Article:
Eshott airfield microlight crash cause can't be pinpointed

A TRAINEE pilot from Northumberland threw himself out of his out-of-control microlight moments before it crashed and burst into flames, a new report says.

The burning remains of Paul Carvell's microlight aircraft at Eshott Airfield
The burning remains of Paul Carvell's microlight aircraft at Eshott Airfield

A TRAINEE pilot from Northumberland threw himself out of his out-of-control microlight moments before it crashed and burst into flames, a new report says.

Paul Carvell “chose to abandon” the craft as it hurtled along the ground toward a hangar “rather than risk injury” in the incident at Eshott airfield in Northumberland in March, the study by the Air Accident Investigation Branch adds.

As reported by The Journal at the time, Mr Carvell, 44, from Blyth, suffered a broken leg and torn ligaments when the microlight ran over him.

It then took off pilotless, began performing a “looping manoeuvre” and hit the ground before it could be completed. The microlight then burst into flames.

The AAIB report – based on the pilot’s evidence and CCTV footage of the crash – says his applying the brakes and throttle failed to bring the craft under control, but contains no conclusions or recommendations following the incident.

Last night, the pilot said he was satisfied with the document’s contents and added its authors had accepted his account of the incident.

The Journal reported at the time how glass fibre laminator Mr Carvell, of Woodland Parks, had taken to the cockpit of his microlight to get its engine ticking over ahead of a lesson on the afternoon of March 17.

The report continues: “However, on pulling the start cord, the engine started and immediately ran up to full power. The brakes were applied but did not prevent the aircraft moving forward.

“The pilot manipulated the throttle control but without obvious effect. As the pilot was not intending to fly straight away, he was not strapped in or wearing a protective helmet.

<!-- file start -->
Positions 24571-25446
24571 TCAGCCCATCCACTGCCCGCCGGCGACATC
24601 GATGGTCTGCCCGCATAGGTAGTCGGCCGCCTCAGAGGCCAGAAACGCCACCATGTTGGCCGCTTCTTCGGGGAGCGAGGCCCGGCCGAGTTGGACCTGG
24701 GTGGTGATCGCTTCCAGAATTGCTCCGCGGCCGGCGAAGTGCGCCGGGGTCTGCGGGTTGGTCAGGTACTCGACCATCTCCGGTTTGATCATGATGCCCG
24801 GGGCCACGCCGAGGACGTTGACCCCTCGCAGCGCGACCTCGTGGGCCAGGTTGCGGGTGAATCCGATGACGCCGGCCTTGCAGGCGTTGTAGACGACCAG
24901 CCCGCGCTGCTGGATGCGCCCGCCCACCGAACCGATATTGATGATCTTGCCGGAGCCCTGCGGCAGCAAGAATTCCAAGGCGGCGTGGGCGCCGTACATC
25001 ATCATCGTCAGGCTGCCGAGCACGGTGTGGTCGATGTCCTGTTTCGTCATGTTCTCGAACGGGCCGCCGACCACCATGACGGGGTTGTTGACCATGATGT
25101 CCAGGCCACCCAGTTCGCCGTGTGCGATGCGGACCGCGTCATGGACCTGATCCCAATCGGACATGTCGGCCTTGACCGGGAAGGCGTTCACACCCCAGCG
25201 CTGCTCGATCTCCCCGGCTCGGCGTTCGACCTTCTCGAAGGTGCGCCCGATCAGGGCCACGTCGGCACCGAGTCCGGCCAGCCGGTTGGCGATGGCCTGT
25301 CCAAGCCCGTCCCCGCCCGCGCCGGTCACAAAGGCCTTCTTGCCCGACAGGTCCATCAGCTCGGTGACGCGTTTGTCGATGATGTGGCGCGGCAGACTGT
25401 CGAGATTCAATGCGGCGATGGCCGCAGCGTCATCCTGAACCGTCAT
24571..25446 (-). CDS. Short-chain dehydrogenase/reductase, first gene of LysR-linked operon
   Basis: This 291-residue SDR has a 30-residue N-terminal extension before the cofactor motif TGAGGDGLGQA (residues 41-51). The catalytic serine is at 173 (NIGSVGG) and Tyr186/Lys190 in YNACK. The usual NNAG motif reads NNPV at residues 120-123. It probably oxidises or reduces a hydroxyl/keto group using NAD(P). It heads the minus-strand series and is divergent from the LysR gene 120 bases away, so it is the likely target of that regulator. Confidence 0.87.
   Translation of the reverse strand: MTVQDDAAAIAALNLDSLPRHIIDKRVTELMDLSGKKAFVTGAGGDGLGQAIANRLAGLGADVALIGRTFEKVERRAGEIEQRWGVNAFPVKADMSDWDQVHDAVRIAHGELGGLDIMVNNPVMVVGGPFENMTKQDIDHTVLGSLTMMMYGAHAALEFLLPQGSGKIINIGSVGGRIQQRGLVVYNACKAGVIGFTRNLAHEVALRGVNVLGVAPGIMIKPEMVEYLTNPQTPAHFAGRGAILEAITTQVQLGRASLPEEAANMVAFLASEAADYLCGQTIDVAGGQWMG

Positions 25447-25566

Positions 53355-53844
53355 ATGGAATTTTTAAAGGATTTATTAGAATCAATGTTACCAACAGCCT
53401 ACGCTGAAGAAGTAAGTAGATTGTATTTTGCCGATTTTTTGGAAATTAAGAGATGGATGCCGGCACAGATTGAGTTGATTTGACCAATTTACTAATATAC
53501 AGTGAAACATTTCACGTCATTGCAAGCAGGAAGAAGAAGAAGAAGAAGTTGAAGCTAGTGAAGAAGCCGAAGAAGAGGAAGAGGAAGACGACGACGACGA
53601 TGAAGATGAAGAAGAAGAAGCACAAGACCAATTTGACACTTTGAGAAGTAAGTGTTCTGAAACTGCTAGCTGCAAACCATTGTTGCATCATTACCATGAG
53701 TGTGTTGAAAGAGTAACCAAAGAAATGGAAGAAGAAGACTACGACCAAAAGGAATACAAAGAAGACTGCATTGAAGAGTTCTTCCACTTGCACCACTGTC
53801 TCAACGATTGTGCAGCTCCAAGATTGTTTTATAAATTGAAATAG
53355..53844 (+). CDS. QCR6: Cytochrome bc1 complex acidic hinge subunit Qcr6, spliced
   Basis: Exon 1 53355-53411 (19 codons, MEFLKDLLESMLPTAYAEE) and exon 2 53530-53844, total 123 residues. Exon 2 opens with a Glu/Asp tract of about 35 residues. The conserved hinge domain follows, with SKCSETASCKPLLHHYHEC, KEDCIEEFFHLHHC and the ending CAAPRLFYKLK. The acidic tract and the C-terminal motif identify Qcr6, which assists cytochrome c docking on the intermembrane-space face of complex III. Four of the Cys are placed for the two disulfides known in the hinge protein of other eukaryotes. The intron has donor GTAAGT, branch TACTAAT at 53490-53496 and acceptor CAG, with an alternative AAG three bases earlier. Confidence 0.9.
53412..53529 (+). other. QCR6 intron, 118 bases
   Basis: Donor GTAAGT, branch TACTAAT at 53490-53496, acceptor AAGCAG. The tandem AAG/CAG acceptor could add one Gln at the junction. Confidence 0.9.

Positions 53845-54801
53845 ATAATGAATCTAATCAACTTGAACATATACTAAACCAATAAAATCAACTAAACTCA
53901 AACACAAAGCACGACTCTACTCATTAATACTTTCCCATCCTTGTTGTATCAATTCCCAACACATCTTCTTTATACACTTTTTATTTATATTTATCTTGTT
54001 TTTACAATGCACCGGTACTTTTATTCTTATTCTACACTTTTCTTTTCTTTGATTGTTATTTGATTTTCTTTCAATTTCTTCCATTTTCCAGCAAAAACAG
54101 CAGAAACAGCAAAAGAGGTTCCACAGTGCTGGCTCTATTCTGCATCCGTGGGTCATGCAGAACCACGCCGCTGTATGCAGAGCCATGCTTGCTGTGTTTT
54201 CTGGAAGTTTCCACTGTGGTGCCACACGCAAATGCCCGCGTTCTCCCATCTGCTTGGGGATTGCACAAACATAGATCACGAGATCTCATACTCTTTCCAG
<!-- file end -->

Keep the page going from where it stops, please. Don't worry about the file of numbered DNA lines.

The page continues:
“With the aircraft accelerating towards a hangar, he chose to abandon it rather than risk injury if it struck the hangar.

“He threw himself out of the left side, sustaining a broken leg and torn ligaments when the aircraft’s left wheel ran over his right knee.

Paul Carvell, 44, from Blyth, Northumberland, who survived a microlight crash

“The aircraft missed the hangar but continued and became airborne. Footage from a CCTV camera showed the microlight climbing steeply before stalling and entering a dive.

“It then performed a low-level looping manoeuvre, striking the ground at relatively high speed before the manoeuvre was completed. The aircraft was destroyed in the accident and a wire fence was also damaged.”

Mr Carvell was given first aid at the scene by airfield owner Storm Smith, and taken to Wansbeck General Hospital at Ashington.

Speaking from his hospital bed days later, he told The Journal he had feared he was probably going to be killed and that he would have been killed had he been wearing the seatbelt.

But he told was not frightened of flying and had no plans to give up. Last night, he said the report had accepted his account. He said: “It sort of sums it up really. They really could not pinpoint what the cause was.

“The aircraft was so badly damaged they could not investigate any control malfunctions, the crash would have damaged all the evidence.”

Mr Carvell told how he had been in hospital seven days and that his leg had been in a cast for 12 weeks, and still requires a knee brace sometimes.

He will have to undergo months of physiotherapy. However, the pilot told how he had stunned his surgeon who assumed he would need an operation, only for leg to seemingly heal itself.

He is now able to walk and plans to return to work in the next two weeks. Mr Carvell said it will be “at least a year” before he is fit enough to fly again.

He thanked the hospital for its care, Mr Storm and all at Eshott for their support, as well as his friends, family and his employer.

 
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